A common task I need to perform both at work and on my personal/home computers is configuring a script to run automatically on a schedule. Some examples from my experience include running a script nightly to update an application database with new data from an external source, or running a weekly script on my laptop to remove temporary and downloaded files older than 30 days (I keep a tidy house). These are simple and boring tasks, but are crucial for my day-to-day operations. It would be a minor, but easily forgettable, nuisance to manually execute the script every day, so this is the perfect scenario for task automation! In this post I will show how to configure the automatic execution of a Python script (or any other task you want to perform) using Task Scheduler in Windows or
cron in Linux and other Unix-like operating systems.
I’ll start with Windows Task Scheduler as the first example; jump right to Linux cron jobs if this isn’t applicable to you. I am a user of the ArcGIS Pro and ArcGIS Online software, and a particular integration between these two products results in a lot of files with “.pitem” and “.pitemx” suffixes in the Downloads folder.
I like to delete all those once a day using a small script (view it here). In Windows, find and run Task Scheduler
On the left hand panel, navigate to Task Scheduler (Local) > Task Scheduler Library. There will likely be existing entries here, including built-in scheduled tasks from Microsoft, and tasks from other software vendors like Adobe, Mozilla, Esri (as shown above). These are typically added as part of the installation process for their products. Users can add their own as well – right click “Task Scheduler (Local)” and select “Create Task…”
On the “General” tab, give the task a name and add a short description for others or your future self to remember why it was added 🙂 Also note the “Run only when user is logged on” option here. I am leaving this as default, and as the option implies, the task will only run when I am logged into the computer. It will not run if another user is logged in, or if I am logged out. That scenario is acceptable for my use case, but there may be situations where the task needs to run even when no user is logged in, like a web or database server for example. There are additional security and permission considerations here, which are beyond the scope of this example so be sure to read the docs on using Task Scheduler.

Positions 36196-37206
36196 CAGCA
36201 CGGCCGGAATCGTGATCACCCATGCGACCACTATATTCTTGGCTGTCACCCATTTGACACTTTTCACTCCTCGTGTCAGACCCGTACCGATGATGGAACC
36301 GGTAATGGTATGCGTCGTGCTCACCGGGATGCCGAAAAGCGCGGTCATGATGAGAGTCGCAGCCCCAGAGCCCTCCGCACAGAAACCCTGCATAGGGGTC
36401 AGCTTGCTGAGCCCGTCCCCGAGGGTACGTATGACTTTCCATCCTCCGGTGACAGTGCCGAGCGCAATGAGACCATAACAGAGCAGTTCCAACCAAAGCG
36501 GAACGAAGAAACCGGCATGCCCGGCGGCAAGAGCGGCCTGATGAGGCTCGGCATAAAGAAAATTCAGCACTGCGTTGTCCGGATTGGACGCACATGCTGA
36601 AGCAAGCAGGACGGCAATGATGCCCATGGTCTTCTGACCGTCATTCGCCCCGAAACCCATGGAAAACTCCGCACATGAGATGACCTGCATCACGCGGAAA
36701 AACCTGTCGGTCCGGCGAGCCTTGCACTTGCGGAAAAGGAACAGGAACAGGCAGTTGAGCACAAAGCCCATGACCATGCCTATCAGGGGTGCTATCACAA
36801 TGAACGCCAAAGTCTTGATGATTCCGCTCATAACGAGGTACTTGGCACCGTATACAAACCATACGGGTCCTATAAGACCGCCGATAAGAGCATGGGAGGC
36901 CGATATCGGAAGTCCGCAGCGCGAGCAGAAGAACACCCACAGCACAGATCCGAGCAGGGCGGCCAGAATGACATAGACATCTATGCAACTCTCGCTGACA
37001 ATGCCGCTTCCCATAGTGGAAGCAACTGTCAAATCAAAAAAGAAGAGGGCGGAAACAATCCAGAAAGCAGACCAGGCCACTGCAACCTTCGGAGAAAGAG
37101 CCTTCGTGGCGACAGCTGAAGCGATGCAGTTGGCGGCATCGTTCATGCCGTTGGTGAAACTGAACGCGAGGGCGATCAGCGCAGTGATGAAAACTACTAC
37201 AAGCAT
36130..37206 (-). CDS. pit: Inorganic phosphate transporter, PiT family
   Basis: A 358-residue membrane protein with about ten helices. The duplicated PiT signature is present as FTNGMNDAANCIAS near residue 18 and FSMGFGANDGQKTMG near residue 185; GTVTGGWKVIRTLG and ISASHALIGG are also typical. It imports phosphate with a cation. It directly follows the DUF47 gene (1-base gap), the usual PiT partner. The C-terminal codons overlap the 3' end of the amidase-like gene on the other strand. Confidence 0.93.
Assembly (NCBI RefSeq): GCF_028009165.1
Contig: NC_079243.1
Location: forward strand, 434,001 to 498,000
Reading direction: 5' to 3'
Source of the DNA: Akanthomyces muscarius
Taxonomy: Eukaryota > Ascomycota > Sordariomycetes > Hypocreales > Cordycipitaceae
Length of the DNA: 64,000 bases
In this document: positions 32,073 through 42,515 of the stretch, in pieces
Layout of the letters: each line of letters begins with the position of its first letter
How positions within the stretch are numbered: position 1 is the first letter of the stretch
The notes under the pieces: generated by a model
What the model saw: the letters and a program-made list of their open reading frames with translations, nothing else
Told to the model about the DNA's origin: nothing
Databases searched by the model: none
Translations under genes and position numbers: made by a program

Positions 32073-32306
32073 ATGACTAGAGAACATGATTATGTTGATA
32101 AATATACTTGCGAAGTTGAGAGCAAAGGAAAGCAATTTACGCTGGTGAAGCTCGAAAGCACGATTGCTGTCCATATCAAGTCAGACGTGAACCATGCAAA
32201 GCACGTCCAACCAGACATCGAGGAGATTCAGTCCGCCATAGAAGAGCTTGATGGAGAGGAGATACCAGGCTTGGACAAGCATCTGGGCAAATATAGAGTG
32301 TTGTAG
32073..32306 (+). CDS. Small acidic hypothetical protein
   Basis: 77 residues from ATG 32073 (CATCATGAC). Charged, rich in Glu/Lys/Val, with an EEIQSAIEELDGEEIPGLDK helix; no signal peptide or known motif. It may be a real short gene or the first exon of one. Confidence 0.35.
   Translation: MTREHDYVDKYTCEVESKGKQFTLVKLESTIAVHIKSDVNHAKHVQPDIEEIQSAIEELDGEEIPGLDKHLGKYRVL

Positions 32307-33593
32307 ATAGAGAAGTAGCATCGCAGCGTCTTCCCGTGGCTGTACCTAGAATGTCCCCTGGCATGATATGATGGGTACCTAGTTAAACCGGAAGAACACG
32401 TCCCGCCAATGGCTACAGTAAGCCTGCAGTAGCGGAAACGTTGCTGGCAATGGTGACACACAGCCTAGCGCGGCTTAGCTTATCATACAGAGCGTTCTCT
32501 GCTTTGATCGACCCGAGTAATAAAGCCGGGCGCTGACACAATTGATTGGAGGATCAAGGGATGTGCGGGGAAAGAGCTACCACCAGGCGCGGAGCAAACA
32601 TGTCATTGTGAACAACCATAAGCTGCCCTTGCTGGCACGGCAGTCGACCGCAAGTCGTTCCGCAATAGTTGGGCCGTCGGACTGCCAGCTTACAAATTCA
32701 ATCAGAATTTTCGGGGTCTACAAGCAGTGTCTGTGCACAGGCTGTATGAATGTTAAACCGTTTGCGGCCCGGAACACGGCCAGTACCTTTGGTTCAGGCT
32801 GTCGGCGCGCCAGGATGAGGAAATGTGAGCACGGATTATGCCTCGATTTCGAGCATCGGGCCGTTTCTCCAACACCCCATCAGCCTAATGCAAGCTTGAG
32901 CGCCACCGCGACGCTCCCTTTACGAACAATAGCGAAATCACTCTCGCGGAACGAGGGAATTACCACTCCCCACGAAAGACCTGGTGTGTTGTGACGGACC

On the “Triggers” tab, click the “New” button to add a new trigger. A trigger is a condition that, when met, will allow the task to be executed. For this example, I will leave the default “On a schedule” option, starting it on the day I created the task, at 9:00 AM, and recurring every day thereafter.
Multiple triggers can be added to a task so that different conditions will cause it to be executed. Triggers do not have to be schedule-based, tasks can be triggered at logon, during computer idle, after an event, etc. For the large majority of cases I’ve needed, a simple scheduled trigger works just fine.
The next step is to add an action – the actual task or tasks that will be executed. Click the “Actions” tab, to add a new action. Since my task is to run a Python script, I selected the “Run a program” option, set the location of the python.exe interpreter to use in the “Program/script” input field, and the location of the .py script in the “Add arguments (optional)” input field. This effectively runs my script by executing “python.exe” with the location of my script as an argument, but of course any script/program/command/etc can be run here.
The options on the next tab, “Conditions,” can be left as-is, but I prefer to uncheck the “Start the task only of the computer is on AC power” since my script runs in just a few seconds. Some long-running tasks may not complete before battery power ran out, and this options would prevent that.